Scientists Make Brighter LEDs by Mimicking Fireflies


Fireflies have inspired scientists to modify LEDs so that they are more than one and a half times more efficient. Researchers have studied the internal structure of firefly lanterns, the organs responsible for the insects’ bioluminescence.

The scientists published their findings in two papers in the journal Optics Express¹ ². The scientists identified an unexpected pattern of jagged scales, which enhances the overall glow. If this were to be applied to the LED design, it would create an LED overlayer that mimics the natural structure. This overlayer would increase light extraction by up to 55% and could be easily tailored to existing designs.

Fireflies create light thanks to a chemical reaction taking place in photocytes. The light is emitted through the cuticle, which is part of the insect’s exoskeleton. Light travels slower through the cuticle than through air, so there is a portion of the light that is reflected back into the lantern, dimming the glow. The unique surface geometry of the fireflies’ cuticle helps minimize internal reflections, allowing more light escapes to reach the eyes of potential firefly suitors.

Using scanning electron microscopes, the researchers were able to identify structures like nanoscale ribs and misfit scales on the fireflies’ cuticles¹. They then used computer simulations to model the structures to see how it would affect light transmission, finding that the sharp edges of the jagged, misfit scales let out the most light.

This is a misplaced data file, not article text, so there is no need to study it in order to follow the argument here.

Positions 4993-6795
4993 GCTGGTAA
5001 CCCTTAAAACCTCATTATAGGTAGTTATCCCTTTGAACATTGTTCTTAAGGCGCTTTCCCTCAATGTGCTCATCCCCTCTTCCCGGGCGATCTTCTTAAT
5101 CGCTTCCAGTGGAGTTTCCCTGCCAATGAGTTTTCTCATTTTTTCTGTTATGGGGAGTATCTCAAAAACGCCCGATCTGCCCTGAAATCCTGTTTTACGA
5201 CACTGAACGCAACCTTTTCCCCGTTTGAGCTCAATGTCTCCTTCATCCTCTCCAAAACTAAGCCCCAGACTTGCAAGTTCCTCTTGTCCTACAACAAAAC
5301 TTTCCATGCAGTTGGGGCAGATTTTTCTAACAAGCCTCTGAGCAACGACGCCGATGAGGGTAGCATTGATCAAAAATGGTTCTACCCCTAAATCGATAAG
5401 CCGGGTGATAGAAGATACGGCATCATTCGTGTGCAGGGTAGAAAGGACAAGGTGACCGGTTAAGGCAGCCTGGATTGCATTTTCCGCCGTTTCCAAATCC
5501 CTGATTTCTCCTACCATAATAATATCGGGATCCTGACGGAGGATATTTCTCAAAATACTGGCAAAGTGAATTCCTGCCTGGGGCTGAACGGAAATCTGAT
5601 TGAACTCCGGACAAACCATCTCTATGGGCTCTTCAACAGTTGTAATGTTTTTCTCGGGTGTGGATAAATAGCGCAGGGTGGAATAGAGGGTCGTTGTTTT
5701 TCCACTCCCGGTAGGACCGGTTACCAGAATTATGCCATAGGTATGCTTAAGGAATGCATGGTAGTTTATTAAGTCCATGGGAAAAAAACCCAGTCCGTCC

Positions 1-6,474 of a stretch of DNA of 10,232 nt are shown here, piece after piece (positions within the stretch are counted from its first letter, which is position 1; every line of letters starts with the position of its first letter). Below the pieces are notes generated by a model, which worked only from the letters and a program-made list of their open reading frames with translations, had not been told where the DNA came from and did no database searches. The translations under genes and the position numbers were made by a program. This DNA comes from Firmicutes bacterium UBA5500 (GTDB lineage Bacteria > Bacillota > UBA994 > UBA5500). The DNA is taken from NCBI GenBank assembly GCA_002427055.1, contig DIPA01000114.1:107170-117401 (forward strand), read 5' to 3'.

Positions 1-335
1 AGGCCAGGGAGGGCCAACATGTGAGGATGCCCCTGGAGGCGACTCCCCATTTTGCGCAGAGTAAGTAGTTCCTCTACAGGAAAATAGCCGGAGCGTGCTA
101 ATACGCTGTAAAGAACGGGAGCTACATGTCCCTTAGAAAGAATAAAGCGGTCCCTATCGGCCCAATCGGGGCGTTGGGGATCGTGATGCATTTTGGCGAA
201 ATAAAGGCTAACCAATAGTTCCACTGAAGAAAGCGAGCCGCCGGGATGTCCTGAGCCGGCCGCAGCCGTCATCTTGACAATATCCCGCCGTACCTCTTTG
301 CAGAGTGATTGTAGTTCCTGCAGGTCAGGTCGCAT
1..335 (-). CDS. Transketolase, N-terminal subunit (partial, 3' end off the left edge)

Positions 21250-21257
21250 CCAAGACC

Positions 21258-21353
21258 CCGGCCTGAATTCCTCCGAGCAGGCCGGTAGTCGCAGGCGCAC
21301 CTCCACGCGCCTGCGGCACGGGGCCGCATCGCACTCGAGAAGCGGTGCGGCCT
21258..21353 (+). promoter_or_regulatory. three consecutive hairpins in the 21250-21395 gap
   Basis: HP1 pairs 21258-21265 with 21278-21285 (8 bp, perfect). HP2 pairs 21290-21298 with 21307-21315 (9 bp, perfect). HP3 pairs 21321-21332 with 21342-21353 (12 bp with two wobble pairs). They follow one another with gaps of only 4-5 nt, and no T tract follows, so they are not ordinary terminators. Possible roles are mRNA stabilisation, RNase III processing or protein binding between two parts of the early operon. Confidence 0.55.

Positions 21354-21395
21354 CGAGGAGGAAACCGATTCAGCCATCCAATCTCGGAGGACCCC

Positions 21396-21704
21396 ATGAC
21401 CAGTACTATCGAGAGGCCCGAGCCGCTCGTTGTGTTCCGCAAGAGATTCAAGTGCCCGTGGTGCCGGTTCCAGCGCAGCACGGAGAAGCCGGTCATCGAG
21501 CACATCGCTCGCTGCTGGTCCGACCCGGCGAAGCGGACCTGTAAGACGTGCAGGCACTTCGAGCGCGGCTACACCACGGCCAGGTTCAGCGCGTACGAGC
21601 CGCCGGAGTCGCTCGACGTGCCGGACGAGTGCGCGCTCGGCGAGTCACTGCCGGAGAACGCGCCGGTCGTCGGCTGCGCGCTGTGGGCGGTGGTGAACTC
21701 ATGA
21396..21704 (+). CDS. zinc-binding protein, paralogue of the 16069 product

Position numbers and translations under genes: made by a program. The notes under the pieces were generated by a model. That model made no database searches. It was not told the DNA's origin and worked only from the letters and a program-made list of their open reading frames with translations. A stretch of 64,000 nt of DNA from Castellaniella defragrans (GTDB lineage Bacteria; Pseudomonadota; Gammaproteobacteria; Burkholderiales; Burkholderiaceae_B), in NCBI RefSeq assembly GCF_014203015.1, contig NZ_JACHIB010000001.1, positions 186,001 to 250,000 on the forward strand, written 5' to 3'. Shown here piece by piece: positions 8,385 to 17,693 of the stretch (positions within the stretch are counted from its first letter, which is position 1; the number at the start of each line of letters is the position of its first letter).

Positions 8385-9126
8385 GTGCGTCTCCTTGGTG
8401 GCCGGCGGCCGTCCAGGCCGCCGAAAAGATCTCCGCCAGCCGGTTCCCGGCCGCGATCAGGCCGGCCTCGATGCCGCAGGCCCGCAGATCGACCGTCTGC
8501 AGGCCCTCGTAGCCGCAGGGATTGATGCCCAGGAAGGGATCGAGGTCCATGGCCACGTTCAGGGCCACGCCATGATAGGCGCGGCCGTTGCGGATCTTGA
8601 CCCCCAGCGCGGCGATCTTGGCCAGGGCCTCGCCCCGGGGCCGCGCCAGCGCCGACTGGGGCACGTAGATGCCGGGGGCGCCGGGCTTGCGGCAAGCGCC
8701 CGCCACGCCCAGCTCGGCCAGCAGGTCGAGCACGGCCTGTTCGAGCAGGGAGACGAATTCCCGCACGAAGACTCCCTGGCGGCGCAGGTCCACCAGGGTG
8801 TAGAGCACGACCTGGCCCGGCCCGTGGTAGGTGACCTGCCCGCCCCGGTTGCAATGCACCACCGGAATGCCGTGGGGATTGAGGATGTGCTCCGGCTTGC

The researchers refer to the edge structures as having a factor roof shape, where the tips of the scales protrude and have a tilted slope. The protrusions repeat every 10 micrometers, with a height of about 3 micrometers. The researchers also found that a big-scale structure was more effective at reflecting light that the nanoscale ones.

In the other paper², the researchers created a jagged overlayer on top of a standard gallium nitride LED. Light-sensitive material was deposited on top of the LED, and sections were exposed using a laser to create the triangular factory-roof profile. The dimensions were adjusted for the size of the LED.

Other research groups have studied the photonic structures in firefly lanterns as well, and have even mimicked some of the structures to enhance light extraction in LEDs, but their work focused on nanoscale features.

The misfit scales found on the lantern of the Photuris firefly. Researchers found that the sharp edges of the scales let out the most light. Credit: Optics Express.

The misfit scales found on the lantern of the Photuris firefly. Researchers found that the sharp edges of the scales let out the most light. Credit: Optics Express.


  1. Improved light extraction in the bioluminescent lantern of a Photuris firefly (Lampyridae),” Optics Express, Vol. 21, Issue 1, pp. 764-780 (2013).
  2. An optimal light-extracting overlayer, inspired by the lantern of a Photuris firefly, to improve the external efficiency of existing light-emitting diode,” Optics Express, Vol. 21 Issue S1, pp. A179-A189 (2013).

[via The Optical Society]

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